The coastline of Orkney and the many beaches across our islands are always a pleasure to visit but, dare I say it, a trip across the Pentland Firth also holds many wonderous views.
Durness is the most north westerly village in the Scottish mainland. As you can see from this picture it is an extremely popular stopping off point on the NC500. This image was taken in September and at the height of the summer the coastal viewpoint is much busier than in this photograph.
Despite it being so busy, few of the NC500 travellers venture onto the beach which is beautiful.
Unsurprisingly this beautiful coastline was inhabited by the Neolithic people – our first farmers.
Salvage excavation was carried out on an archaeological site, discovered during the North Sutherland Coastal Zone Assessment Survey in 1998, in dunes at Sangobeg, near Durness in northern Sutherland. The excavation, conducted in 2000, uncovered the fragmentary remains of probable Norse-period settlement, including stone walling, a hearth and occupation deposits that had been truncated by erosion. Sealed beneath the Norse-period remains was the burial of a child of indeterminate sex, aged between 8–10 years, who had been placed in a flexed position on a bed of quartzite pebbles and covered with a mound of clean sand, capped with larger quartzite stones. The burial was dated by radiocarbon to 170 cal BC–cal AD 30 (GU-12535). A Pictish burial and Late Norse/Medieval settlement at Sangobeg, Durness, Sutherland
The area suffered greatly during the Clearances when people who had lived on the land since the times of those first farmers were forcibly removed – to make way for sheep. Not everyone cleared went quietly into the night – some did try to resist. Today that resistance, The Durness Riots of 1841, forms part of a walking trail.
The Durness Riots of 1841 were caused by a clearance when the women of Ceannabeinne township defied the Sheriff Officer sent to deliver the summons of eviction and subsequent disorder occurred at the village inn in Durness when a second attempt was made, causing the officers to be again run out of town. In the first attempt, in August, 1841, a party of sheriff officers and constables were attacked by a mob of about 400 people who were armed with weapons, at the inn of Durine in the parish of Durness. The whole party were injured by the mob and some of them narrowly escaped with their lives. Their eviction papers were also burned by the mob in the presence of the leading sheriff officer who was of the surname Campbell. The second attempt was made by the police super-intendant, Phillip Mackay, but he was treated in a similar manner and returned home. Mackay made another attempt with a stronger force on 17 September 1841, again consisting of a party of sheriff officers and special constables, arriving the following evening. They were observed approaching and eventually 200 to 300 local people had gathered, all armed with weapons, to oppose them. The mob made a rush to seize Mackay, but they were defeated and Mackay and his men made it to the inn. However, the local mob now with an additional 100 people, smashed the windows and broke down the doors. The constables were all dragged outside and given similar treatment as before, being totally dispersed. The sheriff officers who were in another room were then also dragged outside and dispersed. The locals were later threatened that a military force would be raised against them and did not rise up again. Wikipedia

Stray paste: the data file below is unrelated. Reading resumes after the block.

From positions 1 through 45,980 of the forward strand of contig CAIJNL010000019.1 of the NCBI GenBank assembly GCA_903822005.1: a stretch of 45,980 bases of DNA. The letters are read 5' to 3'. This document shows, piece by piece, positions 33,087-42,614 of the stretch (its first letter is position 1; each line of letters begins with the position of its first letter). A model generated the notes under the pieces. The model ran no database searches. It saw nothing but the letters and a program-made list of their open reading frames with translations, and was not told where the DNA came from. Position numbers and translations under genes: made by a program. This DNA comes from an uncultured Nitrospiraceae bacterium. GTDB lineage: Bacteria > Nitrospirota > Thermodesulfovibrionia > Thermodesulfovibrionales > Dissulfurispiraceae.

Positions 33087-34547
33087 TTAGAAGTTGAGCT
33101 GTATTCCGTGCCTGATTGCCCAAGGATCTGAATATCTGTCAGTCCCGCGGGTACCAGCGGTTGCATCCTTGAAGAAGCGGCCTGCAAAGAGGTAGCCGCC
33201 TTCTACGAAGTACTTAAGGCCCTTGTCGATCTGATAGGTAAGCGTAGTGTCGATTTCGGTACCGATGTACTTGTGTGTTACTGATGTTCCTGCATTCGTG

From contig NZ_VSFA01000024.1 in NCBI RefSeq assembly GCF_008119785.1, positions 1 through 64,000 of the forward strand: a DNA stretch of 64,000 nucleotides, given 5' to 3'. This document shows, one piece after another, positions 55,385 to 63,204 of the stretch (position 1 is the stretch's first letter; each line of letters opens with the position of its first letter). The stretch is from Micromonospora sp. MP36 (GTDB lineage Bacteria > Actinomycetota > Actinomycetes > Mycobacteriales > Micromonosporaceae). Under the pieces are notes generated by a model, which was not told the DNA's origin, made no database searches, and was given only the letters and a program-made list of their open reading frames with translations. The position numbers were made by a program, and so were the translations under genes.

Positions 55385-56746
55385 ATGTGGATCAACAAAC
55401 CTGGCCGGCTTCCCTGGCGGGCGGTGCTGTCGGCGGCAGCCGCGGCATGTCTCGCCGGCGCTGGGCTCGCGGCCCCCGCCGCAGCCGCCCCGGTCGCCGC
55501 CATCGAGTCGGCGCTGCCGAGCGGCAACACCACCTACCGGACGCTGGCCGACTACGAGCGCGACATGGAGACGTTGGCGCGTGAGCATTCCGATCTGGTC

So much remains undiscovered about this most spectacular part of Scotland now mostly just a brief stop over point for the many vehicles roaring round the NC500.